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Review: Steeleye Span

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Dave the Gnome 18 May 04 - 02:18 PM
GUEST,Seaking 18 May 04 - 05:39 PM
Dave the Gnome 18 May 04 - 06:49 PM
GUEST,Penguin Egg 19 May 04 - 05:22 PM
Herga Kitty 19 May 04 - 05:48 PM
Dave Wynn 19 May 04 - 06:50 PM
GUEST 20 May 04 - 06:21 AM
GUEST,Chris B (Born Again Scouser) 20 May 04 - 06:31 AM
Dave the Gnome 20 May 04 - 07:46 AM
GUEST,Penguin Egg 20 May 04 - 08:39 AM
Jackie in the Green 20 May 04 - 09:05 AM
Dave the Gnome 20 May 04 - 01:05 PM
Dave the Gnome 20 May 04 - 06:26 PM
Dave Wynn 20 May 04 - 07:14 PM
GUEST,Anne Croucher 20 May 04 - 07:18 PM
JohnB 20 May 04 - 11:49 PM
Dave the Gnome 21 May 04 - 04:02 AM
JohnB 21 May 04 - 10:13 PM
GUEST 22 May 04 - 03:39 AM
Dave the Gnome 22 May 04 - 09:53 AM
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Subject: Review: Steeleye Span
From: Dave the Gnome
Date: 18 May 04 - 02:18 PM

King Georges Hall, Blackburn, 17 May 2004.

Fantastic - what else can I say. We were listening to some old stuff in the car on the way. They have neither detracted from what they were or gone stale.

High Points? The whole performance! Best song (for me)? Tam Lin. Funny bits? Last song of the last encore of the final gig of the tour was Gaudette - And either Rick or Ken (not sure which) fluffed the opening:-) The audience cracked up.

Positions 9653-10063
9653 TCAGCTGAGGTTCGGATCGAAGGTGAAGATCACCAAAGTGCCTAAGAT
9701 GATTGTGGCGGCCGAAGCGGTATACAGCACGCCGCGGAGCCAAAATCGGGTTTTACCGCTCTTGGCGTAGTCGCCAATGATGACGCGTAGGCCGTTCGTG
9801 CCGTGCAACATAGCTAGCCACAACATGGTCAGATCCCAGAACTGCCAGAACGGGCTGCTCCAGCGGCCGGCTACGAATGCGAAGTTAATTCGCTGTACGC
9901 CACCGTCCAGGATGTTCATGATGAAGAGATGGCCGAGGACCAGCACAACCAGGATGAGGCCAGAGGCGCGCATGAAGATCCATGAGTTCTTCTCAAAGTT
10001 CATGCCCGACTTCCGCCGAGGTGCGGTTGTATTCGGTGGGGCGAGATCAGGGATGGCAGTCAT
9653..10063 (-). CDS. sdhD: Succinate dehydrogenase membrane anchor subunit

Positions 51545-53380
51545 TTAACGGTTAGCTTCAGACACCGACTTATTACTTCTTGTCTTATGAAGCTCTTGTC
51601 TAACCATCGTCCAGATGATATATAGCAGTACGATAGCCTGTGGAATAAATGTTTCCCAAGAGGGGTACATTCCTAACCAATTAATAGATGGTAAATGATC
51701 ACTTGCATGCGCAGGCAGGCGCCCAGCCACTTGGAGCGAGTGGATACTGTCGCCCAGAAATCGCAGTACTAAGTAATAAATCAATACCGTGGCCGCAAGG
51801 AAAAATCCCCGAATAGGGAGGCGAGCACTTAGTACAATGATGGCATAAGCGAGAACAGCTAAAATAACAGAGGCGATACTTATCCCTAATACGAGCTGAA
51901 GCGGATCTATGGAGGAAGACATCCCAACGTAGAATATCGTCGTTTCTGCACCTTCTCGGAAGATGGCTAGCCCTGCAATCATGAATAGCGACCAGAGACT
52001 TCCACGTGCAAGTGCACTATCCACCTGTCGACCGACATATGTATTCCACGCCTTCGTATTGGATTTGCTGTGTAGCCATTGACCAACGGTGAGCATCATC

Cheers

DtG


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Subject: RE: Review: Steeleye Span
From: GUEST,Seaking
Date: 18 May 04 - 05:39 PM

God, did they ?


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Subject: RE: Review: Steeleye Span
From: Dave the Gnome
Date: 18 May 04 - 06:49 PM

?


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Subject: RE: Review: Steeleye Span
From: GUEST,Penguin Egg
Date: 19 May 04 - 05:22 PM

Can we not wave goodbye to the failed experiment that was British folk rock, a bastard off-spring if there ever was one. It sapped the enegies of more fine people -Swarb, Hutchings, Prior, etc. - than folk-proper could afford to lose. Everytime I hear a good folk-rock recording -Battle of the Field, Parcel of Rogues, Liege and Lief - I always think how much better it would be if it were being played without electric instruments, drums and bass, etc.


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Subject: RE: Review: Steeleye Span